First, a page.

This tiny house design has a story to tell. Los Angeles artist Dominique Moody lives inside a work of art that she built with salvaged building materials without her eyesight. If you are in Los Angeles, you may even pass by it someday. The tiny house is made of mainly upcycled building materials with the walls of the tiny house design made from pieces of steel that overlap each other in waves of rusted color, repurposed washing machine doors that act as unique portal windows and sunbeams peek through a skylight. Many people have closets that are larger than Moody's entire home, but she loves the tiny house that she's created for herself. She does at times feels like she's living in a fishbowl or is on display because of all the people who are curious to look inside. It's understandable why people are so interested in her unique small house plan as it's quite a sight to see.
The tiny house building is a seven by 20-foot tiny house, but what it lacks in size it makes up for in character and charm thanks to Moody's creative talent and imagination. As a child, she was one of nine children, and her family didn't have a lot of money. The family frequently moved in and out of neglected old houses, packing and unpacking their items over and over again. To cope with their constant moving, Moody and her siblings developed an explanation for each new batch of classmates, saying that they were nomads. The title stuck, and so did their way of life.
Moody has moved around over the years from Brooklyn to San Francisco, Washington, D.C. and other places in between. She also found out that her family are descendants of Africa's Fulani tribe, the world's largest pastoral nomadic group. So the California License plate on her tiny house on wheels reads NOMAD 45. She has been in Los Angeles for the last ten years though, and she has lived in Altadena's Zorthian Ranch, an artists' in the San Gabriel Mountains. She is also legally blind, but she hasn't let that stop her from her artistic pursuits. It's lead her to have a different approach to her work as an artist and to life itself and to sense the beauty in the world in other ways. Her tiny house on wheels is proof of that.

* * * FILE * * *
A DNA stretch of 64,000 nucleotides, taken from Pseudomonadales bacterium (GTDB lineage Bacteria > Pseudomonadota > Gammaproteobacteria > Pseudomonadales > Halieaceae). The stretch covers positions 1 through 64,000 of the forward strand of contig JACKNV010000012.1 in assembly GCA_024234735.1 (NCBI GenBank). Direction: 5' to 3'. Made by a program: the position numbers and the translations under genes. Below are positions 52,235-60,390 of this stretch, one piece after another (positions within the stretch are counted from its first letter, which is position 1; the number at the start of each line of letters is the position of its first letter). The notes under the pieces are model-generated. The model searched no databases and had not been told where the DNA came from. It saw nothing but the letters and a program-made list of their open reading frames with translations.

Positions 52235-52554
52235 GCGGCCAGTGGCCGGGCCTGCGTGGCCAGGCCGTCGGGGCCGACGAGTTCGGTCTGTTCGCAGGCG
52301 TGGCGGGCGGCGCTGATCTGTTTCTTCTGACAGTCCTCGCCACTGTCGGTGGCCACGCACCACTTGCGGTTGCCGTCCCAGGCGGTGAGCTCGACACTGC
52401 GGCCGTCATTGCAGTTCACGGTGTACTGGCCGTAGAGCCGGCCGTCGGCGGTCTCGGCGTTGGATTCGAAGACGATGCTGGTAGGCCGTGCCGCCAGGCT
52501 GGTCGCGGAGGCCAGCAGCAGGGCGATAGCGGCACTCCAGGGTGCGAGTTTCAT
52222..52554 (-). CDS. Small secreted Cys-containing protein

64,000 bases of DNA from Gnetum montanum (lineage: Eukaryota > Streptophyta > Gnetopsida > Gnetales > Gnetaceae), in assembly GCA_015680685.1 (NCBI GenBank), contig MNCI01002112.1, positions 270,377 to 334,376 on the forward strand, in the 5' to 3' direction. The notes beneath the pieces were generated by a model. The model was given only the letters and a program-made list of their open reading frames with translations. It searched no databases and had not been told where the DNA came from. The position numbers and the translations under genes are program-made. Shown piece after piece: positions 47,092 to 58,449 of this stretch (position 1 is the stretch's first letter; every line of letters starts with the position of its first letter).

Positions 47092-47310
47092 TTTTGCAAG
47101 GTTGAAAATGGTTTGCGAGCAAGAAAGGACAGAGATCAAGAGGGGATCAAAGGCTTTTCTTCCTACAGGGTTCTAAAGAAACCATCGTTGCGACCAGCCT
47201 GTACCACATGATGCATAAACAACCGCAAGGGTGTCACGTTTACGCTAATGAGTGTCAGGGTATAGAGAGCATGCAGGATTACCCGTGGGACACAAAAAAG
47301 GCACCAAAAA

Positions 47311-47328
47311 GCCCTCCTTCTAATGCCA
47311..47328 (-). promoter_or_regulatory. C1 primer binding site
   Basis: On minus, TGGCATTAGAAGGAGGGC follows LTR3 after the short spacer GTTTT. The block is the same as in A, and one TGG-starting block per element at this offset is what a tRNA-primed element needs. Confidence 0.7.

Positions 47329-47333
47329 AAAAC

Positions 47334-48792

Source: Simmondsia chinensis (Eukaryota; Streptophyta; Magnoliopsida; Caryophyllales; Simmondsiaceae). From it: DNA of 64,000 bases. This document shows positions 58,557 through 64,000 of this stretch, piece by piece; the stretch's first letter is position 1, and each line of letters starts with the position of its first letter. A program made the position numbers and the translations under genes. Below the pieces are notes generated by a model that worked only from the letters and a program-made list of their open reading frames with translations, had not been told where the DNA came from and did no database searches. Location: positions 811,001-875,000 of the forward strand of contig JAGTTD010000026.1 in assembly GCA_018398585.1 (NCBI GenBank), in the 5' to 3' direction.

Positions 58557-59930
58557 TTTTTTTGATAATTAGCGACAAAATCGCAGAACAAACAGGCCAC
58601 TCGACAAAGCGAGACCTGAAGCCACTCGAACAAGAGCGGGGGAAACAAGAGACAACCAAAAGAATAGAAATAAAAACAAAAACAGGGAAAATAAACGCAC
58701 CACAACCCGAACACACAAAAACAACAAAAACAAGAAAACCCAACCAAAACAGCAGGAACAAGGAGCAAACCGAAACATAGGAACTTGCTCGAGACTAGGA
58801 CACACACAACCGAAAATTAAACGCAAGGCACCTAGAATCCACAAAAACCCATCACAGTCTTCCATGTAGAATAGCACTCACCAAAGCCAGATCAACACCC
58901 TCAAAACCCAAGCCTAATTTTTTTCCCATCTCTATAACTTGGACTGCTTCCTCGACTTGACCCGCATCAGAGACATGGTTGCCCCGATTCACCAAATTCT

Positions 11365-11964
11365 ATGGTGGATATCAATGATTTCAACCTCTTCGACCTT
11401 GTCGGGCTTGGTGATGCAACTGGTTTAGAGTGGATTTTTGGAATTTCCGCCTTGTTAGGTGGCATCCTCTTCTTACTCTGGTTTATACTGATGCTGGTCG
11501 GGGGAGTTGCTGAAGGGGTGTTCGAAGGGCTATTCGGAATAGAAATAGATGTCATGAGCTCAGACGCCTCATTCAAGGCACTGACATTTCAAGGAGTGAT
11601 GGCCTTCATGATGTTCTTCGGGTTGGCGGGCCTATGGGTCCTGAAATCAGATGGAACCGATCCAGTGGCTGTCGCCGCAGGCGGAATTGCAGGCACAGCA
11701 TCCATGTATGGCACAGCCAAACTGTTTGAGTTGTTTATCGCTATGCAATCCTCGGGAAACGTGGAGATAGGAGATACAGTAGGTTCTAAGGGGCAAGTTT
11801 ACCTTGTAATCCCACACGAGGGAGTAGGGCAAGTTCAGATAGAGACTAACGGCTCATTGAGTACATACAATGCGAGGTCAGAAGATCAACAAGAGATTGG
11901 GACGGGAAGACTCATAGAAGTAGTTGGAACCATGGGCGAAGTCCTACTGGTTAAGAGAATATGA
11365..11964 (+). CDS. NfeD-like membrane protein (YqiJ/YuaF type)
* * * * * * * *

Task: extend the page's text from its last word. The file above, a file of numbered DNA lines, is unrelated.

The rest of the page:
The unique tiny house design was completed in 2015 after three years of work. Moody characterizes her tiny house as also being a studio turned inside out. The artist moves the tiny house wherever she needs to, creating artworks with found objects at each site. Here, Moody takes the artist's path of freedom to its fullest, inhabiting that in-between area that allows her creativity to flourish, without being tied down to a system that imposes self-limiting rules. Moody believes that tiny homes which have a rich history in the United States and abroad, have much to teach people. In living smaller and more efficiently, she feels that her life is also aligning with the needs of the Earth. You can donate to support the work Dominique is doing through her website and you can follow her journey on Instagram and Facebook.
More about this story can be found at: Dominique Moody